While you could simply just die to reset the RNG, it isn’t advisable. You can get through the game with any weapon combination, it just takes time and patience. Learning each style of weapon is critical to the learning curve in Dead Cells. For a long time I avoided weapons like the Fire Brand until I had to use it. Now? I’m in love with it.
Boss battles are just as fun. There are technically only three currently in game, but there are plenty of mini-bosses called “elites” to keep you occupied. And depending on your weapon combination when you reach a boss it could be more difficult than the last time.
Item and upgrade system
I’ve slightly alluded to the item system already, but let’s take a moment to really examine it. The developers have gone through the trouble of coming up with some really unique weapons, and therefore, unique ways to play the game.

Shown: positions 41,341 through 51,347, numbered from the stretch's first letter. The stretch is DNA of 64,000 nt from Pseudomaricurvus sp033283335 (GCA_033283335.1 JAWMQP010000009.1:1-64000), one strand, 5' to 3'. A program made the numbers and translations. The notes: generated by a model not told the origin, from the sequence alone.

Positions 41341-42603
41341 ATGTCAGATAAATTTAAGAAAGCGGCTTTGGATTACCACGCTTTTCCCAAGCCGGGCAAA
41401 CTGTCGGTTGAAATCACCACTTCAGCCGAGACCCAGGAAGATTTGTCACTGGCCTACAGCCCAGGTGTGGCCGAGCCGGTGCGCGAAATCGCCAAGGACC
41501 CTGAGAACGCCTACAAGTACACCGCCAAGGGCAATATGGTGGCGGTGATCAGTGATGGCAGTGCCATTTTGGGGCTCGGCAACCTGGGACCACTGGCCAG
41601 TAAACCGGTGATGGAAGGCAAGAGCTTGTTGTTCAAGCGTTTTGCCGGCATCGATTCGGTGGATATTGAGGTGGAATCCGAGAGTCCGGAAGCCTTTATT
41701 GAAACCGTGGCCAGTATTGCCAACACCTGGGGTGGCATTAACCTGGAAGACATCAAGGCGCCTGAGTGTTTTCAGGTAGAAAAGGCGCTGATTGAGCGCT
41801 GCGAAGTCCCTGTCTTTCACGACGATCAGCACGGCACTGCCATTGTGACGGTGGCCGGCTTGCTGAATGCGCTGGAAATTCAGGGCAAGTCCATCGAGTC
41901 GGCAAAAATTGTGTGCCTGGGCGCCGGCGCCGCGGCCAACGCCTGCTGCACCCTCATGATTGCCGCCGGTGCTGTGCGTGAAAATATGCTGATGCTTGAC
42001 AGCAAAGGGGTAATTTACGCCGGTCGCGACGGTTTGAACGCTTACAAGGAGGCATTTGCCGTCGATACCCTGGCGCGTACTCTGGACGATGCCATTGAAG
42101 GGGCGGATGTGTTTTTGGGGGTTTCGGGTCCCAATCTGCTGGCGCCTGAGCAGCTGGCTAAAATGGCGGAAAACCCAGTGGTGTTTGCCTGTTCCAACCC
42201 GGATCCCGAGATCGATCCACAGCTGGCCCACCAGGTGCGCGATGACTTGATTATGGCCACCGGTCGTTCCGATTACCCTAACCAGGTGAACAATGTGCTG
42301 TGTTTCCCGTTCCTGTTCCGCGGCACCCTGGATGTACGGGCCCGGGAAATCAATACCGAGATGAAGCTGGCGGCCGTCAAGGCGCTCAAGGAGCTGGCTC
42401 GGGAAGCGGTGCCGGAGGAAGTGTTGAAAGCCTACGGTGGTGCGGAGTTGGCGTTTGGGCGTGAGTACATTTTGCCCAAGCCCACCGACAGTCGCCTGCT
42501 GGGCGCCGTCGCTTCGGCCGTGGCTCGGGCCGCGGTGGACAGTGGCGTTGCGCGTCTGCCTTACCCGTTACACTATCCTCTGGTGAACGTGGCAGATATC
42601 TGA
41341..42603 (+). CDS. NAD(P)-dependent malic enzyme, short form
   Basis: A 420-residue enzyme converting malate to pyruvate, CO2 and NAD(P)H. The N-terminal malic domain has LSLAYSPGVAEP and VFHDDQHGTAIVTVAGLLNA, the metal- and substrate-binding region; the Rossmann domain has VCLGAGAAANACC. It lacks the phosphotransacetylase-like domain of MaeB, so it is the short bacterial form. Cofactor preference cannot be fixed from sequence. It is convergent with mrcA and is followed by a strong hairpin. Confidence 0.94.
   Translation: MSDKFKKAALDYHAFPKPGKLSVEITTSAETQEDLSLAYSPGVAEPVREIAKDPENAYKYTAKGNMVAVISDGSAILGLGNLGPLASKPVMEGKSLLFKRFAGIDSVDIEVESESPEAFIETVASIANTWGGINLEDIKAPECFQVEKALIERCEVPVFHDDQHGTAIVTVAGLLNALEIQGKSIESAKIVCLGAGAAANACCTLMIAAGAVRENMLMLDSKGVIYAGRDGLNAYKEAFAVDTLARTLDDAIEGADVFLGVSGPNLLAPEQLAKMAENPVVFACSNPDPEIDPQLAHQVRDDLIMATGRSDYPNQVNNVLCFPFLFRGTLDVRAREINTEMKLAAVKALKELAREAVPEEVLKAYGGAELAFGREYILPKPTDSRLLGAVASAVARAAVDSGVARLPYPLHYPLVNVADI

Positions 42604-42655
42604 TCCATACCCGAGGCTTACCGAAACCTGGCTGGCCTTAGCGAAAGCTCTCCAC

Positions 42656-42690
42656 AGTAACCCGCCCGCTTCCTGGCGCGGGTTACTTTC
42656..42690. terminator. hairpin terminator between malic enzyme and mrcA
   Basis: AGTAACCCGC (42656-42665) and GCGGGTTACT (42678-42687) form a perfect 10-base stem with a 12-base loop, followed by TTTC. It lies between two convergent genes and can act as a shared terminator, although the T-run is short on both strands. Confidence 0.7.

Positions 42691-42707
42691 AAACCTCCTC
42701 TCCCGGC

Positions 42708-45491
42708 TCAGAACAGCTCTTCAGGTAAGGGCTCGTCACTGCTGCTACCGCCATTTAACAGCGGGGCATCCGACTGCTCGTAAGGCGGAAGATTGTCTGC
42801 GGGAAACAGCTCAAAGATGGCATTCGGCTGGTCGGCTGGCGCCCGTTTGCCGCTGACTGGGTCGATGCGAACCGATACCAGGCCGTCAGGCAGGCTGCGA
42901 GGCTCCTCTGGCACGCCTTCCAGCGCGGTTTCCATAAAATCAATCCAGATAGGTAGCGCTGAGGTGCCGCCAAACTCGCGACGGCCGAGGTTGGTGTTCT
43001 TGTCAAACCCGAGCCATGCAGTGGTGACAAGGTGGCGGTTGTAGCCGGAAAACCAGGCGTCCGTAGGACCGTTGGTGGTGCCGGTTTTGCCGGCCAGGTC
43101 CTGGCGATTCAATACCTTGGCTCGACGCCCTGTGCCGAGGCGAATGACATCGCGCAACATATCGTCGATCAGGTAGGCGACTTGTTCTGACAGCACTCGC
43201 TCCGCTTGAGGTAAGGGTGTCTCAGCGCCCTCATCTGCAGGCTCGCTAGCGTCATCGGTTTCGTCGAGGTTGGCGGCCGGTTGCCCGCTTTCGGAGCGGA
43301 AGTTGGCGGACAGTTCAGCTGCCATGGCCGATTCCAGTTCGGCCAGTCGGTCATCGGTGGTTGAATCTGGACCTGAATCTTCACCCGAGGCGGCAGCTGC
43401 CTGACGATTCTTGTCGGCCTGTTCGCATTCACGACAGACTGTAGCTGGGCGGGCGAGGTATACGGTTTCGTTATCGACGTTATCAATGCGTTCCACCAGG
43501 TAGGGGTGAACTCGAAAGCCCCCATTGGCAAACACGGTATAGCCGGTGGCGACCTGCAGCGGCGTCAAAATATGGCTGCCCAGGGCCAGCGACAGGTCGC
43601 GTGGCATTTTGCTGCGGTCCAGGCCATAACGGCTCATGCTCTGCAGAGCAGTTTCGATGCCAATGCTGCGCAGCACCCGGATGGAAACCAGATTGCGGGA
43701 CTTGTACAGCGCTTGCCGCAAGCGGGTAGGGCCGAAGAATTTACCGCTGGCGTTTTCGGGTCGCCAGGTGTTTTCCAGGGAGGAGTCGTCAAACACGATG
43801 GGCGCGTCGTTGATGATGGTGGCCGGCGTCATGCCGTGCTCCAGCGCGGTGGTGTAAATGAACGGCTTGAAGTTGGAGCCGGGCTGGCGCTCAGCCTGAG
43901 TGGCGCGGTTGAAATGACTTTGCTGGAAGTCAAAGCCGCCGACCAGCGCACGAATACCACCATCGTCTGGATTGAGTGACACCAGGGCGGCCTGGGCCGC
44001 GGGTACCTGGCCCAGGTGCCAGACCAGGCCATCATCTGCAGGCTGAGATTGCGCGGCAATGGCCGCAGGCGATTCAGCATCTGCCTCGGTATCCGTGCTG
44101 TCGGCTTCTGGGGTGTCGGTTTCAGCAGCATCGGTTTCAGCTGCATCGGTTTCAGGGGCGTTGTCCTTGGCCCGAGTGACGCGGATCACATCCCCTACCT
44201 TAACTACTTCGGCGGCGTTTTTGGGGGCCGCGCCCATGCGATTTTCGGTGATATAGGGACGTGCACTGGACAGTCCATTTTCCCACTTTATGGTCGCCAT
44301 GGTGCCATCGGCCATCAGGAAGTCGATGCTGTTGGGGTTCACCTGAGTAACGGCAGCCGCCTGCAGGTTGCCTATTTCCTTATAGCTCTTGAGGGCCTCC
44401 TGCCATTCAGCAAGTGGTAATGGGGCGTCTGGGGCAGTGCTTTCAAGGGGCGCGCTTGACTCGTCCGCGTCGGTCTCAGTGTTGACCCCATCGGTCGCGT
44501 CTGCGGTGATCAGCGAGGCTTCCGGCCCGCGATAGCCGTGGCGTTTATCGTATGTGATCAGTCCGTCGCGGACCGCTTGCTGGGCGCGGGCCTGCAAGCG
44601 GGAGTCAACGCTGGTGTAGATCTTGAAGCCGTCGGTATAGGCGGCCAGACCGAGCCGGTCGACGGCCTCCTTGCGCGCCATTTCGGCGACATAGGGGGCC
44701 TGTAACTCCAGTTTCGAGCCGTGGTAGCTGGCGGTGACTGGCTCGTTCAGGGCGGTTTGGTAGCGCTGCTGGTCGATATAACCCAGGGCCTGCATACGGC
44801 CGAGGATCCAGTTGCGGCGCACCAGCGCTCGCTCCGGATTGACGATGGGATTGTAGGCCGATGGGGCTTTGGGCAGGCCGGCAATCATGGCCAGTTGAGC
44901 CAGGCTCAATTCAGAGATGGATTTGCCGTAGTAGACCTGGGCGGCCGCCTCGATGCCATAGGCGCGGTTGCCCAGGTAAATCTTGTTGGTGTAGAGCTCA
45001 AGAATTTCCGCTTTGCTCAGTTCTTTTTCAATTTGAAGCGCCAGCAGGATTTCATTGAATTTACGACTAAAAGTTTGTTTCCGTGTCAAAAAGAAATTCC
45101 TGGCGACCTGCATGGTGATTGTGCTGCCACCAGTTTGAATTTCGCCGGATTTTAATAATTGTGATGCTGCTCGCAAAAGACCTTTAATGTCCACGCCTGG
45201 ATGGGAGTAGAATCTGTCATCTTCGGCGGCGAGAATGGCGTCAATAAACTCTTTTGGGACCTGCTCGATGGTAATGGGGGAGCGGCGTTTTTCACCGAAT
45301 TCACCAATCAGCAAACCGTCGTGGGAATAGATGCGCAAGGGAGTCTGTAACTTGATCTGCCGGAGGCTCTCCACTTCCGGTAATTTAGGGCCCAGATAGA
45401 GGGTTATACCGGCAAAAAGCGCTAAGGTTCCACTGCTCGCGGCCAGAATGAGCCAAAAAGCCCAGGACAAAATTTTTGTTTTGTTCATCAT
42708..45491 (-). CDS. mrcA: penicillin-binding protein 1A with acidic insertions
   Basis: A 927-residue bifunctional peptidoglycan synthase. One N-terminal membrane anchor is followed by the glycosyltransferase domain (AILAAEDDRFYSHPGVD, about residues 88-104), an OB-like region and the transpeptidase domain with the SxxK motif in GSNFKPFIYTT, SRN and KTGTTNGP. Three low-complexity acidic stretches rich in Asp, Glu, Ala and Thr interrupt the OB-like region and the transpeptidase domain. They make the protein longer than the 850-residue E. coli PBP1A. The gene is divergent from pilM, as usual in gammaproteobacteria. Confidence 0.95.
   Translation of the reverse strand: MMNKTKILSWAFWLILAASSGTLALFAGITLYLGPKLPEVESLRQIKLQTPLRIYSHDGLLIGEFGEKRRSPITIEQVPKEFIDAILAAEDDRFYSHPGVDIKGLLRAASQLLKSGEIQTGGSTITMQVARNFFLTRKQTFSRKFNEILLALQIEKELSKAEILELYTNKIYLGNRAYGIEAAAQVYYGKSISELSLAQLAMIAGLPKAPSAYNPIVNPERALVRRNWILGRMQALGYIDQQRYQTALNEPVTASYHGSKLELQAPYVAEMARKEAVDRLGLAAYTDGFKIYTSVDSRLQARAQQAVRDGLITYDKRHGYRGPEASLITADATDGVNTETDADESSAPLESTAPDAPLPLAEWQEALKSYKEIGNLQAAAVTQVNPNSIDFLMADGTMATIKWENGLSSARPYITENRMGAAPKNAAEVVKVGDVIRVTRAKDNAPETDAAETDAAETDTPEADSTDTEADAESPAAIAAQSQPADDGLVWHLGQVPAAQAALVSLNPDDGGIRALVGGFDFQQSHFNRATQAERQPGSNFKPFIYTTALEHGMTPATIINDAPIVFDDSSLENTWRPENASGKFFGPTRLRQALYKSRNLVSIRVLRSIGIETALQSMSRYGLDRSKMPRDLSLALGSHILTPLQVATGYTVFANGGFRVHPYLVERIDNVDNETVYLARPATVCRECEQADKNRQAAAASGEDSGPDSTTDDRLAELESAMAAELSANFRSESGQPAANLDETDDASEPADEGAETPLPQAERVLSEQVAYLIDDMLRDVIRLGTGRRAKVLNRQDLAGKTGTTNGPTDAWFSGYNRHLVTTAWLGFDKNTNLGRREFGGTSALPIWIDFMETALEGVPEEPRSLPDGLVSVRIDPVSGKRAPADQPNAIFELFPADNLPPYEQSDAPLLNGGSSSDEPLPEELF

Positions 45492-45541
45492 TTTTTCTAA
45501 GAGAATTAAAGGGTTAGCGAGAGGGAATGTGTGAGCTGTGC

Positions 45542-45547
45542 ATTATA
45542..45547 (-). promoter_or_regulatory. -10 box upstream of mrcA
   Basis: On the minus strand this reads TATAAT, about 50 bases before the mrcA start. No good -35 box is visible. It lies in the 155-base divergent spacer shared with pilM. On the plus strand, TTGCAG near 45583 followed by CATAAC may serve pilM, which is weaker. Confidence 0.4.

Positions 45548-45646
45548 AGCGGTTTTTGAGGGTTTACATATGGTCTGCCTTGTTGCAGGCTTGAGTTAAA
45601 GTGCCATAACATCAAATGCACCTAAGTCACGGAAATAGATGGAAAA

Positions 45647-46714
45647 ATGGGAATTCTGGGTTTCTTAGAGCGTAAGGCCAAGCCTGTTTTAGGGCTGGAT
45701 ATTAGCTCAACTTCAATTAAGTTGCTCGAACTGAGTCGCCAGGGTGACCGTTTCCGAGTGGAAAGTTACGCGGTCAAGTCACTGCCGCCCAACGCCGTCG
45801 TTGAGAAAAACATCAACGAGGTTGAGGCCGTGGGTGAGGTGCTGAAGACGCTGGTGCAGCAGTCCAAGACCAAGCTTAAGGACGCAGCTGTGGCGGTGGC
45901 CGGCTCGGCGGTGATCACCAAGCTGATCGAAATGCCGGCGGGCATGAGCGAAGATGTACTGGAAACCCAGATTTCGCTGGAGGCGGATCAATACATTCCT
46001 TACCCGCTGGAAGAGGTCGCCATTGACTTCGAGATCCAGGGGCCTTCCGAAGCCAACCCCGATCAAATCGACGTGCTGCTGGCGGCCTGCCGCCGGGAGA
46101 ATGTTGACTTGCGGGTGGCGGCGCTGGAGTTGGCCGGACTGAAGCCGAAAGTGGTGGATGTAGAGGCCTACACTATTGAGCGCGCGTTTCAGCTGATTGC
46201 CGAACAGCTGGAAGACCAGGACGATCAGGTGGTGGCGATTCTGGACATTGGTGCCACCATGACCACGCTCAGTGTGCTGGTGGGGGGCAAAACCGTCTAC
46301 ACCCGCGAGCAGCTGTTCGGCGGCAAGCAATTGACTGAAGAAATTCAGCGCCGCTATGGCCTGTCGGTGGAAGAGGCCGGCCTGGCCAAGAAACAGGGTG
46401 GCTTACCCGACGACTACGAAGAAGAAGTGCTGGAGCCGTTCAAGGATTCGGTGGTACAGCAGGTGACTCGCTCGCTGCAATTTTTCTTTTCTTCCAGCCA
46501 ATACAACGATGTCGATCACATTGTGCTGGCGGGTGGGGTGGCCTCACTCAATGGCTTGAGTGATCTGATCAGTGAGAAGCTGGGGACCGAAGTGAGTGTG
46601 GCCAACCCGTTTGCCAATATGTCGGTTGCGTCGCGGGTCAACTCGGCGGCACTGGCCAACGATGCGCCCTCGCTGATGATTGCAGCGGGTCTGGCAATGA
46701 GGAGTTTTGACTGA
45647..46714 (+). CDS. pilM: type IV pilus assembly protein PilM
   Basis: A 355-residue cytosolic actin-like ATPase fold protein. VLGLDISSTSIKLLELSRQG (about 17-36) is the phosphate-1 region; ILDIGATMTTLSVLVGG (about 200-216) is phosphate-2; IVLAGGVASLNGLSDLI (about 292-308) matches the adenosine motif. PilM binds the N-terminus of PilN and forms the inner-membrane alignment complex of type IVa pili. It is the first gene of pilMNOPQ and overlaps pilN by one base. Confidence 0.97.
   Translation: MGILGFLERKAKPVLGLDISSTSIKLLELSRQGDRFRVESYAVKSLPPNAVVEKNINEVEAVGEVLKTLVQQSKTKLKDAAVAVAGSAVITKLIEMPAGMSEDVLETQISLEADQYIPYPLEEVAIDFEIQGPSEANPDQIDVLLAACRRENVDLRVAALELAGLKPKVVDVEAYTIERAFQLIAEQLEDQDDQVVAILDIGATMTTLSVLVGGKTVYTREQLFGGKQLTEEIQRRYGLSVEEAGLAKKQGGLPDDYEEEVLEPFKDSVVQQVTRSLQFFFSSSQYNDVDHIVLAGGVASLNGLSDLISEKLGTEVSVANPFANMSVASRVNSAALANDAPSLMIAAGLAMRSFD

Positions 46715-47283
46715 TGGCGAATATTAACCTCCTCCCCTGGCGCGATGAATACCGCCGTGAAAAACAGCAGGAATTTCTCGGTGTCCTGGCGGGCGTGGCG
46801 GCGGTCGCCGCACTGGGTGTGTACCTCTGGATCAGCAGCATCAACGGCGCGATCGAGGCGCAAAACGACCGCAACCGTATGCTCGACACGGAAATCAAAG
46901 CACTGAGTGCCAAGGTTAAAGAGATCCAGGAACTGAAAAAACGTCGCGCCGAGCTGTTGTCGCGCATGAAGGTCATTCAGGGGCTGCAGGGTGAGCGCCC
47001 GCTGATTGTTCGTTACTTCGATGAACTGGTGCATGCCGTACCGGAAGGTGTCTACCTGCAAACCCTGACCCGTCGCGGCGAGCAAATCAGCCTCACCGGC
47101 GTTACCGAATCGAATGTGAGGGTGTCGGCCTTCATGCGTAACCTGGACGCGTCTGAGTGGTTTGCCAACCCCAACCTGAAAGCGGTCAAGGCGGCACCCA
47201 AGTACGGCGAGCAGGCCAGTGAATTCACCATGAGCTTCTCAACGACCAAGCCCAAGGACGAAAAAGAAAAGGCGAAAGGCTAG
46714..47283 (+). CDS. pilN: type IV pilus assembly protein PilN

You unlock new types of weapons by spending Cells on them. You get Cells by killing monsters. It’s not a 100 percent drop rate, but it’s more than high enough to feel rewarding. Careful, though, if you die while holding cells you lose them. You must clear a level in order to spend the Cells you’ve collected.
Once you unlock an item, that item is unlocked permanently. It doesn’t mean you always get it, though. The permanent unlock just means you can now find it as your random starter weapon, laying around in a dungeon, or at the various shops scattered throughout the game’s levels.
There are a few permanent upgrades that are worth getting. Early on I found the upgrade to the potion flask was critical to my success. Initially, you only get one charge, but you can unlock up to four charges with the upgrades. Once unlocked it stays with you through death.
You can also unlock new items by collecting Blueprints, which are either found on the levels or dropped from monsters. As with Cells, you must clear the level in order to get credit for these. If you die after getting a rare blueprint it’s like you never got it in the first place.